Say Hello And Open Thread

I'm still hanging out with Jane in Connecticut. I don't know where the hours go, but there hasn't been much time for blogging. We're just now sitting on the couch for the first time all day, turning the tv on to see the news, and logging on to check our e-mails. The poodles are great. By the time I leave on Monday, I'll be able to tell Lucy from Katie (Kobe's easier, he's taller.)

As always, thanks to Big Tent and TChris for blogging while I'm away. And say hello to two new blogs:

A new social justice site with a (nominal) grant from the USC Annenberg Institute for Justice and Journalism and

The concept of the site is that users submit news and everyone ranks the recent news as having a left-leaning bias, right-leaning bias, or objective. The most active news rises to the top. Users are also given the ability to rate other users as left, right, or objective. (think digg/reddit but for political news)

This is also an open thread.


Also check out Talking Dog's latest interview:

Marc Falkoff now a law prof at Northern Illinois Univ. who with Covington & Burling is co-counsel to 17 Yemenis held at Guantanamo... Marc is putting together a book of GTMO prisoner poetry, he discusses how a number of his clients have been listed as "transferrable" (or "no threat") and eligible for release for years, and he gives some new historical details associated with the US military attacking the wrong column fleeing Tora Bora-- selecting the fleeing civilians while the AQ fighters and leadership was in the other column... and then just capturing a bunch of Arabic speakers as they fled with the wrong column (some of whom still populate GTMO!)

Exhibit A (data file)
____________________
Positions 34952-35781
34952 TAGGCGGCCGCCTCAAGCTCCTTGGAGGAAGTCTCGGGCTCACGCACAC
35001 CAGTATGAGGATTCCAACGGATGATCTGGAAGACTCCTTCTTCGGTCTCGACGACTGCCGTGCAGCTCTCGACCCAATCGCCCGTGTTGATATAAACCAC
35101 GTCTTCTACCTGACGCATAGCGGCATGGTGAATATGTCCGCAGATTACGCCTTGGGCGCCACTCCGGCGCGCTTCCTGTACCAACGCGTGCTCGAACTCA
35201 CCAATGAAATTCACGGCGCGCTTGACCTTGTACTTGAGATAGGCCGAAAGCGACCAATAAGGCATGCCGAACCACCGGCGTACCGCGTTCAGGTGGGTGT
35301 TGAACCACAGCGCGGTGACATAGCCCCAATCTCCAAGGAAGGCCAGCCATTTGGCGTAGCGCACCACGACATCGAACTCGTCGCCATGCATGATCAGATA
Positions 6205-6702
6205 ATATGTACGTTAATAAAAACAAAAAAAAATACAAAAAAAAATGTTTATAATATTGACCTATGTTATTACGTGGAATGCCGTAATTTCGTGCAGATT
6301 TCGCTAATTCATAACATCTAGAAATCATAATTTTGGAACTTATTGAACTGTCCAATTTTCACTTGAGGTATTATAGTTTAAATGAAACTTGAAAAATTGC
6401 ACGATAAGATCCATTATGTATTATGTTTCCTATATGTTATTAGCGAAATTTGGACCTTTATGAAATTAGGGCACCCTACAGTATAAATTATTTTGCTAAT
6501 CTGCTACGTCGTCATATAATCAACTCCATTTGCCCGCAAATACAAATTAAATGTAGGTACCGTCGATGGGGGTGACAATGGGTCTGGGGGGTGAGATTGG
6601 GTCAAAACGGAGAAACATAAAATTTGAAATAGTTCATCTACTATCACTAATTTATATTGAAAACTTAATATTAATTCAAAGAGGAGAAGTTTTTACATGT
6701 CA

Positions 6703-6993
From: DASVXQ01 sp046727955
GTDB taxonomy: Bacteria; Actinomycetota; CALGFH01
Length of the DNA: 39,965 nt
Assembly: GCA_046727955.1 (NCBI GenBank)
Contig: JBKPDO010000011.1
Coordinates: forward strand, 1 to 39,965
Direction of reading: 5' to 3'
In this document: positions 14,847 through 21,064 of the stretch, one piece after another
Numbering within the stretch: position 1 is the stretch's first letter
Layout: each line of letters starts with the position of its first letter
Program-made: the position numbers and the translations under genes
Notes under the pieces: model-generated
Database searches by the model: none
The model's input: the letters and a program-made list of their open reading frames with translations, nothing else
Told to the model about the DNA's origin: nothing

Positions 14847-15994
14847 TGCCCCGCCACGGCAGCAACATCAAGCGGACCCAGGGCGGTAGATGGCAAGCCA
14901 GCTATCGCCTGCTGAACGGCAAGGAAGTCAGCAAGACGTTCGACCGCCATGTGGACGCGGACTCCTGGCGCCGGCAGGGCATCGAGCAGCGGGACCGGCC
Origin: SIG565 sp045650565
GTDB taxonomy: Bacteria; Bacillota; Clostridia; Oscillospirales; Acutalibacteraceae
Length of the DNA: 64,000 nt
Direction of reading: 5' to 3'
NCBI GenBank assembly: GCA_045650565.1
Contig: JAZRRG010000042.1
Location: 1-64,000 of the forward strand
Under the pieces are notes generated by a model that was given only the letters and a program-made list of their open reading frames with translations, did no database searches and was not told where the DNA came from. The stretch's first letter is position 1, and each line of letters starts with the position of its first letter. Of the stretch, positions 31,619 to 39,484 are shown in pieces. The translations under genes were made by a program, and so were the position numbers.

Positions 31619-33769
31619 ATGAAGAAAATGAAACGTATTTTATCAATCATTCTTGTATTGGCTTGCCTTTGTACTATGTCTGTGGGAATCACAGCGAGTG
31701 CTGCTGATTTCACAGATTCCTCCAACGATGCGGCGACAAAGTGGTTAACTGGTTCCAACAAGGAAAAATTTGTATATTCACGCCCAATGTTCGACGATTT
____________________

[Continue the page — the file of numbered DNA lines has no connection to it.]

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    All good wishes (none / 0) (#1)
    by dutchfox on Fri Mar 30, 2007 at 05:27:54 PM EST
    to you and Jane. wavey

    Best wishes to Jane (none / 0) (#2)
    by Big Tent Democrat on Fri Mar 30, 2007 at 05:28:57 PM EST
    Thanks for stopping by.

    re plea deals and abuse (none / 0) (#3)
    by zaitztheunconvicted on Fri Mar 30, 2007 at 11:30:27 PM EST
    Over at cbsnews, it says that part of the Hicks plea deal specifies that he can't or won't talk about his being abused at guantanamo.

    I somewhat think that this establishes a bad precedent.  Suppose we gradually allow foreigners or Americans to be abused while in custody, and then tell them that we have found them guilty or are likely to do so, but will give them a plea deal which permits them to have a "reduced sentence" but requires that they not discuss or reveal or sue the government for abuse.  To me, I could be wrong, but isn't this combination a recipe for both ongoing patterns of abuse, abuse used in questioning, etc?

    fwiw, I heard on NPR (none / 0) (#4)
    by sarcastic unnamed one on Sat Mar 31, 2007 at 12:52:54 AM EST
    on the drive home tonight that Shaquandra Cotton was going to be released soon.

    They said she did have a significant number of previous disciplinary issues, but also that she has ADD, ADHD (and maybe something else?,) and that her mother is a local activist who might/probably did annoy the heck out of the local school system for years, and that the judge relied on testimony from others that Shaquandra would be better off away from her mother.

    Tough call, but in the cold light of day, Shaquandra did a year in juvie that she wouldn't have done had her mom let her take the plea deal.